Thanks very much for the feedback on the display - I appreciate it.
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Re: Finished my Wearable project!

by johngineer on Tue May 29, 2012 11:07 pm

Very cool, Stephanie!

I have a similar project in the works as well, as a complement to my mech-eye project. Mine's not quite as sensor-equipped, however. :)

How exactly does it mount to your arm? Does it snap onto another piece? Is it tied with lanyards? The question of how I would mount my design to my arm is still up in the air for me, so I'm very curious to see how you did it.
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Re: Finished my Wearable project!

by stephanie on Wed May 30, 2012 7:10 am

Hehe, the 'closures' are something I've been struggling with for about two months, and I'm still not happy yet.

I originally tried using lace, to lace it on. Looked great, but nigh-impossible to do using just the one hand. Then I tried replacing the lace with elasticized lace, figuring it would be stretchy enough to slide on and off. The problem with that was, with the 10 or 11 holes I had originally made, there were too many 'loop's and it was too hard to stretch.

I looked at straps and buckles, eg. from leather watch-bands, but wasn't convinced it would work, or look good, or be comfortable. I considered snaps, but was concerned with maintaining a comfortable 'fit', as the snaps wouldn't have been adjustable. I have a friend who's making something similar and she's using velcro, but I didn't want that at all.

What I ended up doing, is where I had the rows of holes for lace, I trimmed off all but two pairs of holes. Then I used two small loops of elasticised lace. So it stretches open to slide it on, and there's enough tension in the loops to hold it in place without being uncomfortable.
Image

However, I'm not happy with how it looks. I'm planning to drop by my local Tandy leather shop this week to ask them for some suggestions on closures.

Cheers!
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Re: Finished my Wearable project!

by johngineer on Wed May 30, 2012 10:04 am

I like the elastic lacing idea -- I hadn't thought of that.

One thing I was planning to do this summer was visit a renaissance faire or two and consult with some of the leatherworkers who set up shop there. I figure they might have some good ideas about fastening as well.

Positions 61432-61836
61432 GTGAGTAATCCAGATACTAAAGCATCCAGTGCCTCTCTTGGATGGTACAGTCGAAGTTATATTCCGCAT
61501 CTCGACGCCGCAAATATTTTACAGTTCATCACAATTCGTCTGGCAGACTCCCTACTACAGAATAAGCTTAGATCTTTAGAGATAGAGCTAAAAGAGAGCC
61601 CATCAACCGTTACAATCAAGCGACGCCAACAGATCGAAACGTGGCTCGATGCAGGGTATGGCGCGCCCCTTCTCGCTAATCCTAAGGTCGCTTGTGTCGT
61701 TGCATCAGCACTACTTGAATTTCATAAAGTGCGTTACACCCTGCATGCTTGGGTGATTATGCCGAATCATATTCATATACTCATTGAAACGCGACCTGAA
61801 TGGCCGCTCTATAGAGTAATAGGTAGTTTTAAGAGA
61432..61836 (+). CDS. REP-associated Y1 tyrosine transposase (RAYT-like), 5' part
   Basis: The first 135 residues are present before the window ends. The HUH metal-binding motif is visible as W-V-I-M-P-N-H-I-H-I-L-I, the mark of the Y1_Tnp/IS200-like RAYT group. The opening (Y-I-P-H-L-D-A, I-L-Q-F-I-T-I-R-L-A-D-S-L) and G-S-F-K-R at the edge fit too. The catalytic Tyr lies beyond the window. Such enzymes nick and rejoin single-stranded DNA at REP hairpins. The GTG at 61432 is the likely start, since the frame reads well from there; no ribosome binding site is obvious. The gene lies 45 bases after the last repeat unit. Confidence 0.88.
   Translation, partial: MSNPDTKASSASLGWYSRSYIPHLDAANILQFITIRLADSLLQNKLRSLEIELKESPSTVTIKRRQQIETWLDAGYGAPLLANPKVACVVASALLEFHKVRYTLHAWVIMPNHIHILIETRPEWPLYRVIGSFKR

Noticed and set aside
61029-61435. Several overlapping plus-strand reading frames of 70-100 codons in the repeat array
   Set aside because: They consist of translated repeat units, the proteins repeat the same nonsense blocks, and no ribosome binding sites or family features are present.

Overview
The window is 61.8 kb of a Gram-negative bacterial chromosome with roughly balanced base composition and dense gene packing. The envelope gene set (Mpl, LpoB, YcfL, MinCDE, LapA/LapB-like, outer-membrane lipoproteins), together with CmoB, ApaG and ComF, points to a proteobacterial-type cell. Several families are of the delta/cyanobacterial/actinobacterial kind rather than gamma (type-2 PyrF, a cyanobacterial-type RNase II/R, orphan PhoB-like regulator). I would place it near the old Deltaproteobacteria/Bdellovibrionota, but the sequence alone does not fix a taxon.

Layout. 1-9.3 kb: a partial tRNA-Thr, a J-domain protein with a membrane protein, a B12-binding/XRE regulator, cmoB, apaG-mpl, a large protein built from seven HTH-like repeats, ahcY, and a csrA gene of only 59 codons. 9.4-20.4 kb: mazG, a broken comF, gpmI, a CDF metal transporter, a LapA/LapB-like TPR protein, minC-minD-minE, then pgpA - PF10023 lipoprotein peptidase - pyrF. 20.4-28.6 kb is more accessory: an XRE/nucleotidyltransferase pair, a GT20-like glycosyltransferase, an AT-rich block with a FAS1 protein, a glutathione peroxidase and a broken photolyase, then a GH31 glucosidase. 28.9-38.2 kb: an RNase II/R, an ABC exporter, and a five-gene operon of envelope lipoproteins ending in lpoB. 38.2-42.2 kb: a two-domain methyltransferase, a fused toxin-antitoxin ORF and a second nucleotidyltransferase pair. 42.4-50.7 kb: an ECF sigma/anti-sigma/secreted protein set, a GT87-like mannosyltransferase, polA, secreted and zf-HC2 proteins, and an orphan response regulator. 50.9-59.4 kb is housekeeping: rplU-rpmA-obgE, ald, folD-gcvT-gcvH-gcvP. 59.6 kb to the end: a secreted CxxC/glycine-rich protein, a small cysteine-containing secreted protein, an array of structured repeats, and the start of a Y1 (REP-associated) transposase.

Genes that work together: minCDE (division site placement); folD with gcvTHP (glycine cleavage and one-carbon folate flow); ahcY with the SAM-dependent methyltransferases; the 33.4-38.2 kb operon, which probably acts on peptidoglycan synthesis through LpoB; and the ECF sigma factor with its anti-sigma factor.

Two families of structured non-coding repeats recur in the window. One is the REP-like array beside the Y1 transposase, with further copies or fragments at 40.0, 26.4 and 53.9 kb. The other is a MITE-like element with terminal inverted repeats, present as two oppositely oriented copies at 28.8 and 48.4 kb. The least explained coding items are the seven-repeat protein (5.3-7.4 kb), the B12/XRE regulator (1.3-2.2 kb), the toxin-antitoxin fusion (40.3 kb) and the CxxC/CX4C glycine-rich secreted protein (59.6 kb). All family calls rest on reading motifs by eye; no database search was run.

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Re: Finished my Wearable project!

by pburgess on Thu May 31, 2012 12:26 am

Regarding closures: if you want to maintain the leather aesthetic, I'd suggest straps and buckles. The good news is that they're not that hard to do nor are the parts terribly expensive. The bad news is that the tools are OMFG expensive...but from your photos it looks like you might already have a rivet setter and at least one size of hole punch. Nice thing about Tandy, at least the one near me, is that they have a project area in the back where folks meet up on weekends to make things...and if you're buying some buckles and rivets, they might let you borrow some tools and hang around.
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Re: Finished my Wearable project!

by stephanie on Thu May 31, 2012 6:32 am

Johnengineer, if you don't want to wait for a ren faire you can find some photos of their gear online. There are at least a few businesses that supply clothes and accessories for historical re-enactors. I did find some bracer images that way.

Pburgess - you're right, I do have some leatherworking tools already. I don't have a rivet setter though - I've used screw-rivets for this so I can completely disassemble it as required.

I do want to try using straps and buckles, if I can manage to keep them comfortable. Tandy has a 'wristwatch' kit that I'm going to look into, it basicaly has the small straps and little buckles matched up, so if I can just bolt those to the bracer it might do the trick.

I'd actually like to improve the entire aesthetic over-all - this is basically the 'version 1', it works but it does not look great. So I will probably re-do the outer leather 'panels' and try and dress them up a bit.

Cheers!
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Re: Finished my Wearable project!

by pburgess on Thu May 31, 2012 2:20 pm

Oh! I'd thought watch straps would be too delicate...but I see the kit you're talking about, not bad. And having everything pre-punched is really handy.
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Re: Finished my Wearable project!

by Skewworks on Tue Jun 05, 2012 2:35 pm

Stephanie,

You're project is great! And I wanted to thank you for inspiring me.

I've been working on a Pipboy project for my fiance using a 4.3" touch screen LCD, but after seeing your build we've decided to change it all around and be more like yours. We're removing the 4.3" and swapping it for a 128x128 color OLED that we already had laying around as well as the same Adafruit GPS & a 4x3 keypad. Hoping to have it ready for her before we go on vacation in 2 weeks.

Your LED flashlight at the end is brilliant, very Pipboy-esque! I will definitely be stealing that idea for my own build.

Congratulations and thanks again for the inspiration!

BTW, I wrote a full featured driver for that GPS in C# as well as a method for plotting the point on a screen capture of Google Maps to show the location on the screen, if you want to port it over to Arduino for your own use you can find it here: http://skewworks.com/products/MTK3339%20GPS%20Driver